3. You’ll then get a menu of options like creating a highlight or a citation from that passage of text.

    OK, got it!

    Cited passage

    Style
    Citations are available only to our active members.
    Buy instant access to cite pages or passages in MLA 8, MLA 7, APA and Chicago citation styles.

    "Portraying himself as an honest, ordinary person helped Lincoln identify with his audiences." (Einhorn, 1992, p. 25).

    "Portraying himself as an honest, ordinary person helped Lincoln identify with his audiences." (Einhorn 25)

    "Portraying himself as an honest, ordinary person helped Lincoln identify with his audiences." (Einhorn 25)

    "Portraying himself as an honest, ordinary person helped Lincoln identify with his audiences."1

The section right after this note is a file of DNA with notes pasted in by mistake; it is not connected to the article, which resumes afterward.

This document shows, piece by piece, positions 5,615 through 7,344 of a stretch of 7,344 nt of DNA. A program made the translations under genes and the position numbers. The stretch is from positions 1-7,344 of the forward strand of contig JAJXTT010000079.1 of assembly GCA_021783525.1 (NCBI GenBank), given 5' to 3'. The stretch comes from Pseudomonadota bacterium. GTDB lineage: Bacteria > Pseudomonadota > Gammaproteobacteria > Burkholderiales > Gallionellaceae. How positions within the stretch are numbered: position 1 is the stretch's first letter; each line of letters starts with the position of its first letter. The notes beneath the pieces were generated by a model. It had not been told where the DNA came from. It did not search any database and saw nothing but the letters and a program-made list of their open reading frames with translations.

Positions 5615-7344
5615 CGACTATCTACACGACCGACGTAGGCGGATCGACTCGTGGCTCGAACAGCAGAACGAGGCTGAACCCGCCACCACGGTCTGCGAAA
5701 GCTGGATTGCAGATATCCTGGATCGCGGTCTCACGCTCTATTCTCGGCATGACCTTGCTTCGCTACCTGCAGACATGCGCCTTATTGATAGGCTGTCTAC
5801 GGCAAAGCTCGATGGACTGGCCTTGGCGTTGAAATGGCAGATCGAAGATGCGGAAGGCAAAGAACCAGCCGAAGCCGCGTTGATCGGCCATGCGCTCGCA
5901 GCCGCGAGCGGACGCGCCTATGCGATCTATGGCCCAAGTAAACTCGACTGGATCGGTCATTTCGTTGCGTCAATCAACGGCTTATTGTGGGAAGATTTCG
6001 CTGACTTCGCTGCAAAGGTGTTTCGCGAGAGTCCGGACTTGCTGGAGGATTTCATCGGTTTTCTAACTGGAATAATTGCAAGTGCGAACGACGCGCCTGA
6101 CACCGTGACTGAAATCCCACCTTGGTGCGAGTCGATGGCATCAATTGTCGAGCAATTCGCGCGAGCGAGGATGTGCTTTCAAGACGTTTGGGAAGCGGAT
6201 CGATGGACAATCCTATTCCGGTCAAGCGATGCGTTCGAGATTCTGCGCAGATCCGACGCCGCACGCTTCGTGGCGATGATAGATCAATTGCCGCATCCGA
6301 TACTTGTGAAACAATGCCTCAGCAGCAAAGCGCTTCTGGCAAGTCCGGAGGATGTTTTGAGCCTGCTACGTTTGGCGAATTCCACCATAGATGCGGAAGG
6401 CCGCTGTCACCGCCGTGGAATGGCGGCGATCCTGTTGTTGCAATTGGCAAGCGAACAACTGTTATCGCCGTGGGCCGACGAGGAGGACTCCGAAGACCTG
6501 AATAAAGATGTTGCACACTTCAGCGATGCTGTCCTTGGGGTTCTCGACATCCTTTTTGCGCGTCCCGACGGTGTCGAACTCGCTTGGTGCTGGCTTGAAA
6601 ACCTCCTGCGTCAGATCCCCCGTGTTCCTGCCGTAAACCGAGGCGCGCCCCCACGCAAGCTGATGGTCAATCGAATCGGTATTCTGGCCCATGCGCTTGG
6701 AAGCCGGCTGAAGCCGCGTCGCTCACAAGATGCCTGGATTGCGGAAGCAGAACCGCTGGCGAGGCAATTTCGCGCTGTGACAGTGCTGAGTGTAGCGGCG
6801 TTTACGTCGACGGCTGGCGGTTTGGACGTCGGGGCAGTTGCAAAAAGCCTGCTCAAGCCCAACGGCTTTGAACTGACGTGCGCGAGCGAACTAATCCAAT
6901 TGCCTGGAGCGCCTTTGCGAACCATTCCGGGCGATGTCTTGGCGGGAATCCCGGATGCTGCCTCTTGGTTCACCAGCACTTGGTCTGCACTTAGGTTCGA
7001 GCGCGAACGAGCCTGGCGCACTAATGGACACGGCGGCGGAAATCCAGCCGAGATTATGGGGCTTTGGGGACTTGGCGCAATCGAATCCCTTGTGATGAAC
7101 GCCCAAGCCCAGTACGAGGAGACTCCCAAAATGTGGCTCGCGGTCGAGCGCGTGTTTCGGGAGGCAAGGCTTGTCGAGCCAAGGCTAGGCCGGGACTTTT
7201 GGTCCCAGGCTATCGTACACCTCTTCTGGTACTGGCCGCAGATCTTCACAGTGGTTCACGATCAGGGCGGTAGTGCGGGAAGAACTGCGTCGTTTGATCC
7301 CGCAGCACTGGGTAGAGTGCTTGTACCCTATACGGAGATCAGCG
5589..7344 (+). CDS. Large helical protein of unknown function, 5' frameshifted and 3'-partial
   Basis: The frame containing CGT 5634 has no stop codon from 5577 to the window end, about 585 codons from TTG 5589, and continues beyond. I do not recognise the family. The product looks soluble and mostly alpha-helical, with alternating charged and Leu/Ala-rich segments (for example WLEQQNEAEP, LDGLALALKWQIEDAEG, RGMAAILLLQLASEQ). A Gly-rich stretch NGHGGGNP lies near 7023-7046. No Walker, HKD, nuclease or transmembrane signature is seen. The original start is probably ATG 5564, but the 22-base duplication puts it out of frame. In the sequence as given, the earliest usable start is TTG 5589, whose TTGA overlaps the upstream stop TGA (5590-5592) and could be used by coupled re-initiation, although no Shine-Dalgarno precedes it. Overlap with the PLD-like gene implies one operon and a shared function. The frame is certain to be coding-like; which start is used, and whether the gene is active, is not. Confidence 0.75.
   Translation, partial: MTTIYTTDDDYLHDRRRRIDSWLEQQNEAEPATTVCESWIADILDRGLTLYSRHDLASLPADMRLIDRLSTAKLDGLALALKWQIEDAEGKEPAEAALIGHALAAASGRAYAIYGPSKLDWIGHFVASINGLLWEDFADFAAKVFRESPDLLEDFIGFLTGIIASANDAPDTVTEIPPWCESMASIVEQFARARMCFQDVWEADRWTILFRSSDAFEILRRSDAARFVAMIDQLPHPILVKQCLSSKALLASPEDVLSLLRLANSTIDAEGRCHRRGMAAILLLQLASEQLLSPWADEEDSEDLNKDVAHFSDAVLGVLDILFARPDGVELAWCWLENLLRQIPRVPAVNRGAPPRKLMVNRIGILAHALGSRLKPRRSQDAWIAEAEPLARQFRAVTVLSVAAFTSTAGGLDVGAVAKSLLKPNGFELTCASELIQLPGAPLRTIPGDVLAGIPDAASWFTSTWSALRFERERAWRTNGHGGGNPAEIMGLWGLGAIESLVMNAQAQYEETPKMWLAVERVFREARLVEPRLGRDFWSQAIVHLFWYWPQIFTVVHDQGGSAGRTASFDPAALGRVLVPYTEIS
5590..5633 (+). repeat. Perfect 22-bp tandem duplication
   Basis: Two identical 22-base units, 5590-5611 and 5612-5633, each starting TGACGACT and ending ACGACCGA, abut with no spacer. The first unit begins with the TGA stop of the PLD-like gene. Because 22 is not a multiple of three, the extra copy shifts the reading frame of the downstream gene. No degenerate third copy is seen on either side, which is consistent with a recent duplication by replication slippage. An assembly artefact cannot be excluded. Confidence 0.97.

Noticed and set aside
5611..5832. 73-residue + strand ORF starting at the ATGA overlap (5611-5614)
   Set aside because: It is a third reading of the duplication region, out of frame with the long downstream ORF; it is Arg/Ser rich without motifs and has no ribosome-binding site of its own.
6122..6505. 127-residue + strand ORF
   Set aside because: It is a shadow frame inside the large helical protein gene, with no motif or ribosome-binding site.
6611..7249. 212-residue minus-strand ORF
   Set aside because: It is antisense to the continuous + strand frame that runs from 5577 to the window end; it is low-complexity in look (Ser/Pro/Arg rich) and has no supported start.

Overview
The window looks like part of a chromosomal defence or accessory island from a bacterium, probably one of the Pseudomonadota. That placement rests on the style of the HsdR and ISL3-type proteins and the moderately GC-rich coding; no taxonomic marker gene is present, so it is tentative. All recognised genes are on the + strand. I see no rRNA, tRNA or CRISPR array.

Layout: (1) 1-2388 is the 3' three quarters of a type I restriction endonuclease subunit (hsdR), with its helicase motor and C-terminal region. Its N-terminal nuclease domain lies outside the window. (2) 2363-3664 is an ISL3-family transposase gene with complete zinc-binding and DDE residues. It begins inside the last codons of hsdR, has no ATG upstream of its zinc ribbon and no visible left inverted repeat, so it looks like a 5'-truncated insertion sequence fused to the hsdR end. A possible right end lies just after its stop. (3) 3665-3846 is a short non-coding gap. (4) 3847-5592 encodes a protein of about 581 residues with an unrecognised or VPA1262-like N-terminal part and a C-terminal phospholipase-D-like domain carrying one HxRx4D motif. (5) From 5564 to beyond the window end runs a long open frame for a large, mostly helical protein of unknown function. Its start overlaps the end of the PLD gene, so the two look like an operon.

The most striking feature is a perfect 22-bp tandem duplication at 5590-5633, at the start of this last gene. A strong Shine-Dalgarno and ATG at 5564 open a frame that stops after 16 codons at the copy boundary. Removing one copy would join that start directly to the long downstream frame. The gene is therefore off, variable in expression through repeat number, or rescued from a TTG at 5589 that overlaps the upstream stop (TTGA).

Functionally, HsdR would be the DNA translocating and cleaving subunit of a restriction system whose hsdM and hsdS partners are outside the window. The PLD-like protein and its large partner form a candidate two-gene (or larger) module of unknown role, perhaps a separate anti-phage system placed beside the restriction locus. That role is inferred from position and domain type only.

1. Lois J. Einhorn, Abraham Lincoln, the Orator: Penetrating the Lincoln Legend (Westport, CT: Greenwood Press, 1992), 25, http://www.questia.com/read/27419298.

    Cited passage

    Thanks for trying Questia!

    Please continue trying out our research tools, but please note, full functionality is available only to our active members.

    Your work will be lost once you leave this Web page.

    Buy instant access to save your work.

    Already a member? Log in now.

    Search by... Author
    Show... All Results Primary Sources Peer-reviewed

    Oops!

    An unknown error has occurred. Please click the button below to reload the page. If the problem persists, please try again in a little while.